Senator PATRICK: In terms of your observation about people not changing their conduct as a result of the temporary measures, wouldn't you accept that most people do the right thing and therefore it would be hard to see a change in amongst what is generally a large cohort who do the right thing anyway?

Mr Blackett : Absolutely I'd agree with that. I'd hate to think I'd be involved with a company that is trying to do the shonky thing. So, yes, if everybody's trying—that's what I've observed, not only in continuous disclosure but also around virtual meetings and anything to do with everything else. The companies I work with are trying desperately hard to get it right to ensure that the shareholders are considered and looked after and that the experience is good for them as well as for the company. Absolutely. I haven't witnessed, as far as I can tell, any scurrilous behaviour.

Senator PATRICK: It just gives rise to the question as to the value of the proposition put forward—people saying there has been no change in conduct because you are working with a group that always does the right thing anyway; that no matter what you changed they would be inclined to do the right thing. This legislation is trying to deal with the very small cohort who are not doing the right thing.

Ms Motto : Indeed, and we appreciate that it's always difficult to strike the right balance, particularly within, as I said, a legislative framework. What we're keen to see not happen is for the legislation to be used as a hammer to crack the walnut, which is the very small percentage of poor behaviour. Certainly, I would say one of the things that we enjoy very much is that the type of member that is inclined to join the Governance Institute of Australia is going to be the type of member that is more inclined to behave at the pinnacle rather than the opposite. So what you say may be true. From our perspective, the obligation itself is not changing, albeit the burden of proof, as you said, is. There are potential remedies to that in terms of a differential experience between the burden of proof required by a regulator and the burden of proof required by, for example, class actions. It may be something that can be considered in the fullness of time, but it's not something our members have considered at this point in time. But what we would like to see is a more nuanced approach so that the vast majority of organisations that are doing the right thing are not subject to undue nervousness around the behaviour of unprincipled individuals taking class action, for example.

Senator PATRICK: Noting your observation that most of your members in some sense wouldn't be affected either way because they're always doing the right thing, and also noting Senator McAllister's proposition that schedule 1 seems to have general support, schedule 2 at the very best has divided support and perhaps the Labor Party have indicated that they're not inclined to support it and actually I'm sitting with them on that at the moment, what do you say to the government if this, in fact, is bundled and has to pass as one piece of legislation—what to you is more valuable? Would you say to the government, 'Look, cast aside schedule 2 if you can't get schedule 1 up', or would you say, 'Hold everything together and we'll just see how this pans out'?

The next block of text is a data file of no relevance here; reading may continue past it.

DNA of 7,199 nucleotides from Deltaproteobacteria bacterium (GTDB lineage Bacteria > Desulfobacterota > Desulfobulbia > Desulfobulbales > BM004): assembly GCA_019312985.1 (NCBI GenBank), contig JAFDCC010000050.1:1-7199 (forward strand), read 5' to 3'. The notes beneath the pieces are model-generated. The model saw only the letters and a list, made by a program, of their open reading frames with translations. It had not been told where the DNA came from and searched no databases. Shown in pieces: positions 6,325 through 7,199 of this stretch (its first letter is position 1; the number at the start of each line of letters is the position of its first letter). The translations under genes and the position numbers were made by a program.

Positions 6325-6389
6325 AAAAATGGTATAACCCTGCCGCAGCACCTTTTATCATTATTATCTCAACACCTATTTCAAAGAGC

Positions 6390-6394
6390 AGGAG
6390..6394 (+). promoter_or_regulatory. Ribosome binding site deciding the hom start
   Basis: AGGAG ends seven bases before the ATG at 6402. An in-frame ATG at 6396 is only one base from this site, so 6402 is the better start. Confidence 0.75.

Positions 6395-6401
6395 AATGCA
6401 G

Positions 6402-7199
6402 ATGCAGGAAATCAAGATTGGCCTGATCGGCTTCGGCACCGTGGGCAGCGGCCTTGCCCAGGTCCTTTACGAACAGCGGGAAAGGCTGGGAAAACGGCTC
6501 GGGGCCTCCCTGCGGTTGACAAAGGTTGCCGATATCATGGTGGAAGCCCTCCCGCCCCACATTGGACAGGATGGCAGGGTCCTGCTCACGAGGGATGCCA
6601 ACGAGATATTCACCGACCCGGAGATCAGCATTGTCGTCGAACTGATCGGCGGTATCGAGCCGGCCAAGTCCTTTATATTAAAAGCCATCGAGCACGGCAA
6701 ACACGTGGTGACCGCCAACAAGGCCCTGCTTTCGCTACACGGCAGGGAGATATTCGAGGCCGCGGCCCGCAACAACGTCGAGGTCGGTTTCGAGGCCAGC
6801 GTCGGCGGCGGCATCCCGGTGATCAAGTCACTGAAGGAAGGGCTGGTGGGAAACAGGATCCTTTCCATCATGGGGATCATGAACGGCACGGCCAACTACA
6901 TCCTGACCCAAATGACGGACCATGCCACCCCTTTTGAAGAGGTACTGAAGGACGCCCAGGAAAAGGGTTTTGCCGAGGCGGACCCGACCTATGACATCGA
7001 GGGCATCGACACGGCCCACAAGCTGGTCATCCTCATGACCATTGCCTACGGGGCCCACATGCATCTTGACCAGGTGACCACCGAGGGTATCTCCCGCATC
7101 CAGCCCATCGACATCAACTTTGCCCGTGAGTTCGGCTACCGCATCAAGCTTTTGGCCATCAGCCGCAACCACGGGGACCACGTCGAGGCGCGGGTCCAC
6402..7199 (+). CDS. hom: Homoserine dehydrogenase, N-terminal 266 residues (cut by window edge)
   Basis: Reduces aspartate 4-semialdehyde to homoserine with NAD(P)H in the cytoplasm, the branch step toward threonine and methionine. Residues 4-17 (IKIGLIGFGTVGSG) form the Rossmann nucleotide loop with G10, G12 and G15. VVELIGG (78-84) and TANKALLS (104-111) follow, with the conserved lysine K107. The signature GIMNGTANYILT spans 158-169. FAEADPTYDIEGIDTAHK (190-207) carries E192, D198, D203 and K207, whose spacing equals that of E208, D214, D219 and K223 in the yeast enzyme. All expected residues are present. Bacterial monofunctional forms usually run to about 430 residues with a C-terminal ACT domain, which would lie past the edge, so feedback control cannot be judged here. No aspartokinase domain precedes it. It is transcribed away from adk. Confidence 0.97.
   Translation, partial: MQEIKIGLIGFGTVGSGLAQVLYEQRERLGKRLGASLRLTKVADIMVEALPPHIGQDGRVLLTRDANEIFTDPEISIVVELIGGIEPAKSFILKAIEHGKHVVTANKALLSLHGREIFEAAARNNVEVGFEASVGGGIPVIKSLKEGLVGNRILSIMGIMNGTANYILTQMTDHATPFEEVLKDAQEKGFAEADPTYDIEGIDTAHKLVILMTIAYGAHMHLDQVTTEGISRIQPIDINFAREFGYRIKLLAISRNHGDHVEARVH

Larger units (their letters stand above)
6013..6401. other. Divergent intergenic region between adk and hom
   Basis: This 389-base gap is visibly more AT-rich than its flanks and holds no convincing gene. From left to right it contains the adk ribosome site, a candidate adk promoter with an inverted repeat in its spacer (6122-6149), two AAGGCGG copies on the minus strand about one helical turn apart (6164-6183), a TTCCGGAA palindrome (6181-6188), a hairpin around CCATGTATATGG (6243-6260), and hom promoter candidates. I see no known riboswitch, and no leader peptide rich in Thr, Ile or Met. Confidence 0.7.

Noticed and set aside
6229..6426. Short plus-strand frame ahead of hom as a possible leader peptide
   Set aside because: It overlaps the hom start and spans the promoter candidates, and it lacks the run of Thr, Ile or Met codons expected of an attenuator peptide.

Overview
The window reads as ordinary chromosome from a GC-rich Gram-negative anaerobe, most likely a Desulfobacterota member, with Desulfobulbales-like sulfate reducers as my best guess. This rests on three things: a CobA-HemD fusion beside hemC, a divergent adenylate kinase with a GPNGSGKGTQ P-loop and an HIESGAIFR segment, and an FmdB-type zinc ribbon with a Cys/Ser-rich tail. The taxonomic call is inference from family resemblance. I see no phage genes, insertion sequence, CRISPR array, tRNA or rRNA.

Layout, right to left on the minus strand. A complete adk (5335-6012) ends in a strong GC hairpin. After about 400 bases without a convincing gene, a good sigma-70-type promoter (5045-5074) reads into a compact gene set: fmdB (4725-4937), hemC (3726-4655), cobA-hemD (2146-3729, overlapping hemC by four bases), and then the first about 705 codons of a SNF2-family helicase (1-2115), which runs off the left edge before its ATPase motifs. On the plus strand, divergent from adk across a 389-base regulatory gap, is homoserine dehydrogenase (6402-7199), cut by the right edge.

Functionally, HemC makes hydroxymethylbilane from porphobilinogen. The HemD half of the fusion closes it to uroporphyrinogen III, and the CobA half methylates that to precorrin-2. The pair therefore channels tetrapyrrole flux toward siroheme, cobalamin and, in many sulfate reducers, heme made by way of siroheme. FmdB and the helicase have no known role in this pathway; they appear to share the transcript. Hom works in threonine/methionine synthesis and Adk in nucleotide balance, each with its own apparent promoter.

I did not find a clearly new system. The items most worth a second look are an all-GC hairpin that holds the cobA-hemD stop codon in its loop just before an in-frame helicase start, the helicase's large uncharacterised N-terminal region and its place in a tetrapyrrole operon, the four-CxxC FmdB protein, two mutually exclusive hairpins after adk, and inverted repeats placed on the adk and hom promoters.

Ms Motto : We in fact canvassed our members on this exact topic yesterday, and the answer is emphatically the former. Schedule 1 is so important to our members in terms of providing the certainty that they need to get on with business and that they need to be efficient and innovative in the way that they do that business, that we would be prepared to split the bill.

Senator PATRICK: Thank you. That's all the questions I have, Chair.

Mr Blackett : But only schedule 1 as it relates to the amendments that we proposed in our submission?

Ms Motto : Correct, because we are highly cognisant, for example, of small organisations who are nationally and geographically diverse—hundreds of members across the country—to whom a hybrid meeting is simply not suitable and who would prefer to run a virtual-only meeting and who have done so very successfully. There are many examples of organisations and we would say once again that the legislation should be less prescriptive and give organisations optionality on a principled basis, that they should do what's in the best interests of their members, shareholders and so forth, rather than be prescriptive around a certain format.

Senator PATRICK: Thank you.

CHAIR: There being no further questions, I thank witnesses for coming along today. We will now suspend.

Proceedings suspended from 13:19 to 13:28